As best shown in FIGS. 7 and 9, tray handler H may include at least one air nozzle 108, which may be connected to second side 32 of conveyor 10 intermediate third and fourth clamp assemblies 28, 30. Air nozzle 108 is connected to a source of high pressure air (not shown) so that an air stream is expelled from nozzle 108 into the stacking area, preferably toward first side 26 of conveyor 10 intermediate first and second clamp assemblies 22, 24. Tray handler H may include more than one air nozzle 108, such as three air nozzles 108 as shown in FIGS. 7 and 9.

A support beam 110 may be connected to and extending between brackets 34 of third and fourth clamp assemblies 28, 30. Air nozzles 108 are connected to support beam 110. Preferably, air nozzles 108 are pivotally connected to support beam 110, as best shown in FIG. 9. In this way, the direction of the air stream expelled from air nozzles 108 may be adjusted and directed toward a specific location in the stacking area, as shown by arrows X and Y.

As noted above, tray handler H may be configured for either stacking or de-stacking trays T. Referring to FIGS. 10A through 10D, operation of tray handler H configured as a stacker will be described. As shown in FIG. 10A, a first tray T1 is already secured between gripper assemblies 40 of first, second, third and fourth clamp assemblies 22, 24, 28, 30, which are in the ‘closed’ position as shown in FIG. 6. Actuator plate 62 is therefore in second position B. A second tray T2 has entered the stacking area on conveyor 10 through entry end 18, and is disposed above lift plate 54 in a first predetermined position, as shown in FIG. 10A. The base B of tray T2 rests on belts 11 of conveyor 10 in the first predetermined position.

Tray T2 is aligned with tray T1 in the first predetermined position. Tray T2 is detected by sensors 102 and 103 in the first predetermined position. Sensors 102, 103 send a signal to a corresponding control mechanism, which then causes conveyor 10 to stop moving. Tray stop 106 is also raised to stop any other trays from entering the stacking area. Lift cylinder 56 is actuated so that lift plate 54 is raised to a first height, as best shown in FIG. 10B. Tray T2 is thereby raised upwardly toward tray T1 to a second predetermined position when lift plate 54 reaches the first height, wherein the upper edges of the sides S or corners C of tray T2 contacts the base B of tray T1. Trays T1, T2 are preferably configured so that the upper edges of the sides S or corners C of one tray are nested into the corresponding base B of the other tray.

As tray T2 is lifted off conveyor belts 11 from the first to second predetermined positions, air nozzles 108 are activated so that the air streams being expelled therefrom moves the upper edge of job ticket J extending above sides S of tray T2 outwardly. The direction of the air streams may be adjusted by pivotally adjusting nozzles 108, as described above. In this way, job ticket J does not hamper tray T2 from nesting into tray T1.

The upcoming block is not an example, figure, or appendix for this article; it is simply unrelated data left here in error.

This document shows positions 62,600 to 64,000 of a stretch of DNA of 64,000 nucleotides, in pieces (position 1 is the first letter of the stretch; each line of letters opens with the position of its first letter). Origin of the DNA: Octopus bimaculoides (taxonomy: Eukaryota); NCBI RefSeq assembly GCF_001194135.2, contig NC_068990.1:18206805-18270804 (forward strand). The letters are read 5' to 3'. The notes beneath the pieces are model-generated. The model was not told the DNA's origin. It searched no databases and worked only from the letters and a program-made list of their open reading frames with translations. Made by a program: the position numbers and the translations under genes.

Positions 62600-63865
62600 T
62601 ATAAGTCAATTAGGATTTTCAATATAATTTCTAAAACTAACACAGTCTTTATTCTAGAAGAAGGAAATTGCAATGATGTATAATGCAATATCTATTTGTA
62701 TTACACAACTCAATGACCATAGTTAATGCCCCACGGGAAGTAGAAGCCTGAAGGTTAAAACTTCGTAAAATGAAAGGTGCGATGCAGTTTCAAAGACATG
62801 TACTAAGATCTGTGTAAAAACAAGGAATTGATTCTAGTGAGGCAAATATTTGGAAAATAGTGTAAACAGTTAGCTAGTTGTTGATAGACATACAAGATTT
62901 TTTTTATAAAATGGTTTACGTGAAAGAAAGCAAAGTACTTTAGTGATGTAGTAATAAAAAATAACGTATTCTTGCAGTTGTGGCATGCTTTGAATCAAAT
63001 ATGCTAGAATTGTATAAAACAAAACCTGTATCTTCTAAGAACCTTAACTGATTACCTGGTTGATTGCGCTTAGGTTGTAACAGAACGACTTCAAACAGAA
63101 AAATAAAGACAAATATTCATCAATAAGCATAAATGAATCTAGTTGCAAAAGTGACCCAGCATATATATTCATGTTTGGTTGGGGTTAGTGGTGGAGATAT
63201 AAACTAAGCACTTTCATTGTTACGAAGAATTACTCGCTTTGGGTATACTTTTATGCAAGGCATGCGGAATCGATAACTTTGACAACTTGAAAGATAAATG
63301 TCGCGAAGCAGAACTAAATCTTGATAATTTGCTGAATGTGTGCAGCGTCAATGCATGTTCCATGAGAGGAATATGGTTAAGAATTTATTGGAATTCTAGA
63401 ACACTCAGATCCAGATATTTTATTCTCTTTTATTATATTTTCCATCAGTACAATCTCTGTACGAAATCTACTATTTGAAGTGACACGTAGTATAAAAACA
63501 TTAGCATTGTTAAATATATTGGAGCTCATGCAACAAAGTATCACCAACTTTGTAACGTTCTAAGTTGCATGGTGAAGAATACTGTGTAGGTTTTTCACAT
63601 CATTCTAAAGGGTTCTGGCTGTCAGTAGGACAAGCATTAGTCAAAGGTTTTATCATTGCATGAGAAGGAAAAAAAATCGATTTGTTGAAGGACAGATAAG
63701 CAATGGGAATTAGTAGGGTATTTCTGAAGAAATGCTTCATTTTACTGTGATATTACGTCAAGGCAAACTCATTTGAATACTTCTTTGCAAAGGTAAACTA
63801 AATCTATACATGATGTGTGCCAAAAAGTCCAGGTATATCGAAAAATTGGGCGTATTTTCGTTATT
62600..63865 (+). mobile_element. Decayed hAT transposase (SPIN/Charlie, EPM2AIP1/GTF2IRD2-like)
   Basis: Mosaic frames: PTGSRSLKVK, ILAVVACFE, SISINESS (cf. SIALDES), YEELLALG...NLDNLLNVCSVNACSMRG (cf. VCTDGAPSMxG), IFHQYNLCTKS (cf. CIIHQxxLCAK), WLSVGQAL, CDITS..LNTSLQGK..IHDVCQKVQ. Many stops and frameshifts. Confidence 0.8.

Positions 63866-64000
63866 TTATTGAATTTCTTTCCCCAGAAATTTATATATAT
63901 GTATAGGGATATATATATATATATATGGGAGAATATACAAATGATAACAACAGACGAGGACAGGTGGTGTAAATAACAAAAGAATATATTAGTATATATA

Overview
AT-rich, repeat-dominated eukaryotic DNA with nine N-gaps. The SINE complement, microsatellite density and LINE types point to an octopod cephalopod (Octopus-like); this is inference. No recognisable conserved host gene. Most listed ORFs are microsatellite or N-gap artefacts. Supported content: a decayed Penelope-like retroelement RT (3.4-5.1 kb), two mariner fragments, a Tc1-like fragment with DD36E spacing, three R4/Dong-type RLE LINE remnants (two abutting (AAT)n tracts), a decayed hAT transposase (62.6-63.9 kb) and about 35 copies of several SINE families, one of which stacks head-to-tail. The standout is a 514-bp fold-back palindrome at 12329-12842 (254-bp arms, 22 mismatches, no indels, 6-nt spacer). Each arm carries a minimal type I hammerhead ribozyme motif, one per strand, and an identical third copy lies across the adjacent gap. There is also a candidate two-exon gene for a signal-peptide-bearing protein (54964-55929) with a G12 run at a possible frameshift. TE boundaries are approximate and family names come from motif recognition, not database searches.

When lift plate 54 reaches the first height, rod 65 is retracted by actuator 63 causing actuator plate 62 to move to first position A, as shown in FIG. 5. Thus, the control mechanism is in communication with actuator 63 and lift cylinder 56 via sensors or position detectors. As actuator plate 62 moves into first position A, gripper assemblies 40 of first, second, third and fourth clamp assemblies 22, 24, 28, 30 are ‘opened’, thereby releasing tray T1. However, trays T1 and T2 are supported by lift plate 54 as shown in FIG. 10B.

Lift cylinder 56 is then actuated so that lift plate 54 is raised to a second height, as best shown in FIG. 10C. Trays T1 and T2 are thereby raised upwardly to a third predetermined position when lift plate 54 reaches the second height, wherein the sides S or corners C of tray T2 are aligned with gripper assemblies 40 of first, second, third and fourth clamp assemblies 22, 24, 28, 30. Upon lift plate 54 reaching the second height, actuator 63 is again actuated so that rod 65 is extended causing actuator plate 62 to move back to second position B, as shown in FIG. 6. As actuator plate 62 moves back to first position B, gripper assemblies 40 are ‘closed’ thereby clamping the sides S and/or corners C of tray T2. Lift cylinder 56 is then retracted so that lift plate 54 is lowered to a point below belts 11 of conveyor 10, as shown in FIG. 10D. As noted above, lift plate 54 is preferably decoupled from lift cylinder 56, and is lowered by gravity. When lift plate 54 is completely lowered, conveyor 10 is re-started. Tray stop 106 is also lowered so that the stacking area is ready to receive another tray.